Citigroup's

(C) - Get Report

plan to spin off its Travelers Property Casualty unit could put a fairly big dent in the company's earnings over the next couple of years. Still, analysts were excited about the proposal and the long-term opportunities it may provide.

Wednesday, Citigroup confirmed that it plans to sell 20% of Travelers Property Casualty in an IPO early next year, then spin the remainder off to shareholders by the end of 2002. Citi will continue to sell Travelers insurance after the divestiture, but will also form distribution alliances with third parties to offer consumers a wider choice of insurance products.

In a press release, Chairman Sandy Weill said he hopes to focus resources "more fully on higher-growth areas." Still, Citigroup's earnings may be reduced over the near term.

"We expected that

the unit would have comprised about 8% of Citigroup's total EPS next year. Twenty percent of that 8%, or 1.6% of total EPS, should go away when the IPO occurs," said Goldman Sachs analyst Richard Strauss.

After the remaining 80% is distributed to shareholders, the full 8% should also "disappear," resulting in an earnings reduction of about 10 cents to 11 cents a share next year, Strauss noted. Goldman is currently looking for earnings of $3.28 in 2002, while the consensus is for $3.36.

Putnam Lovell Securities estimates that the cost to earnings from the initial 20% offering will be $125 million, or 2 cents a share in 2002. That loss should widen to 29 cents a share in 2003 once the remaining 80% has been distributed, the firm said.

More or Less

Still, Merrill Lynch analyst Judah Kraushaar believes dilution to earnings will be "immaterial" because the firm's plan for a $1 billion special dividend and IPO proceeds of about $4 billion to $5 billion should allow the company to reinvest in higher-growth businesses, which should "counter the initial foregone earnings."

It isn't clear yet just how the proceeds from the IPO will be used, although it is possible they will be redeployed to the emerging markets or consumer areas.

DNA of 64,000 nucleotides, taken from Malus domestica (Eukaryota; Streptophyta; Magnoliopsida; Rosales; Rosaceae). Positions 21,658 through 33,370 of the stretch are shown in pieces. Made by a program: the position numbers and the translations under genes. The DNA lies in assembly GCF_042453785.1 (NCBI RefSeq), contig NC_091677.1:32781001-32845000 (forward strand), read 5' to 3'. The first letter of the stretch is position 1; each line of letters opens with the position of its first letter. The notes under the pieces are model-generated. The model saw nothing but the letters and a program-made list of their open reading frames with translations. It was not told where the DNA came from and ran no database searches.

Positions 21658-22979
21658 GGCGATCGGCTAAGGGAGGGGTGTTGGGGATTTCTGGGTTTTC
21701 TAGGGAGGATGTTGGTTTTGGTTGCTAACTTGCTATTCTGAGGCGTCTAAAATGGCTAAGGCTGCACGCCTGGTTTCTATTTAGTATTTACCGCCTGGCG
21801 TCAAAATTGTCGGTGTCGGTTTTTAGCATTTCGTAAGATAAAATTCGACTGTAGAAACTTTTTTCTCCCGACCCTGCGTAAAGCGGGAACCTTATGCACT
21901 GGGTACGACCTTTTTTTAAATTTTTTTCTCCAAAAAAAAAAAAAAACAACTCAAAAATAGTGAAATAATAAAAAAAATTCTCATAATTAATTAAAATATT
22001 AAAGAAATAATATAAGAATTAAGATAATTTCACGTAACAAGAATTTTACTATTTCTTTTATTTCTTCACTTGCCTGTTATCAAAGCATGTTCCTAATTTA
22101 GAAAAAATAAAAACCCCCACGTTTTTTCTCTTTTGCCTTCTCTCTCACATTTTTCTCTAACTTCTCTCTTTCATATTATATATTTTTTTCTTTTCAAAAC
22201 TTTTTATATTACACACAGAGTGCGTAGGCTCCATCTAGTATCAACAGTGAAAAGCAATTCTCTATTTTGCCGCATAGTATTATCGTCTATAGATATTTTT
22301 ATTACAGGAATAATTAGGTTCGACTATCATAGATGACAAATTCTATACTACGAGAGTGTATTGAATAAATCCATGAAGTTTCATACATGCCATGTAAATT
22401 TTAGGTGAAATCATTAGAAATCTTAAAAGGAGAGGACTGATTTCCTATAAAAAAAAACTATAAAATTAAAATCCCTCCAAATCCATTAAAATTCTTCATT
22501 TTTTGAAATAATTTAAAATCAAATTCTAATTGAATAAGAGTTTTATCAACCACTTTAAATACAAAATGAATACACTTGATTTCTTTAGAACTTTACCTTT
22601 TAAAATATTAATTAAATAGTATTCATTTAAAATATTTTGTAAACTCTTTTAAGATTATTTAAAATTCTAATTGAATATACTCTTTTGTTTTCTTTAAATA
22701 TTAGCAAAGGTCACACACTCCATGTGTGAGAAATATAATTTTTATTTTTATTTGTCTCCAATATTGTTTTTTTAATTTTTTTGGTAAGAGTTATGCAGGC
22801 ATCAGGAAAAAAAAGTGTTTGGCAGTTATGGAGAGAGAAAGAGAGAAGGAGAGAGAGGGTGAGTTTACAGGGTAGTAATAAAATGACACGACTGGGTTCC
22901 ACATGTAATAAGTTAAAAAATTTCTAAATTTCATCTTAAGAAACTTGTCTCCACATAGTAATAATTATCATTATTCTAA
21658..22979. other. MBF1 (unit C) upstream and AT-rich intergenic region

Analysts also note that the proposal is positive long term, as the property and casualty business is the most cyclical and lowest-returning of Citigroup's array of businesses.

In the third quarter, Travelers Property Casualty personal-lines income fell 57%, reflecting $42 million in after-tax catastrophe losses associated with the terrorist attacks. The unit's commercial lines posted a loss of $136 million, which included $448 million in after-tax catastrophe losses as well as lower net investment income.

"Casualty and property have always been a slow-growth, no-growth area, and this creates a lot of opportunity to drive capital and returns," said Andrew Collins, an analyst at U.S. Bancorp Piper Jaffray.

Unlocked

Excluding the property and casualty business, earnings growth and return on equity would have increased by an additional 100 basis points over the past three years, according to Prudential Securities analyst Mike Mayo.

The firm's improved growth prospects also warrant continued multiple expansion, something that has eluded the company this year, analysts said.

While Citigroup trades at 18 times trailing earnings,

American Express

(AXP) - Get Report

sports a multiple of 27,

Wells Fargo

(WFC) - Get Report

trades at 21 times earnings and

American International Group

(AIG) - Get Report

has a multiple of 31.

UBS Warburg analyst Diane Glossman said her forward

price-to-earnings ratio for Citigroup now stands at 16, which is already up from 14 before the deal was announced. The stock rose almost 4% on Wednesday, but was down fractionally Thursday to $49.83.

Analysts also like the proposal because it shows that Citigroup's expansion story isn't only about acquisitions. In fact, they say, the company is focusing on shareholder value and moving at a time when there is solid interest in the property and casualty business. The 20% offering is expected to yield more than the company paid to buy the stock in April 2000. Citi bought the initial 80% in 1993.

"The important thing is that Citigroup is exiting a business that we estimated would grow by just 7% to 8% over time," said Merrill's Kraushaar. "The spinoff allows Citigroup to reinvest in areas offering double-digit potential and/or superior margins than offered by Travelers."

Citigroup's stock is almost unchanged since the start of the year, while American Express has tumbled 36% to $34.25, Wells Fargo is down 20% to $43.56 and American International Group is down 21% to $80.63.

Still,

Bank of America

(BAC) - Get Report

has surged 43% to $63.50, while

Bank One

(ONE) - Get Report

is up 8% and

FleetBoston

(FBF)

is up 4%.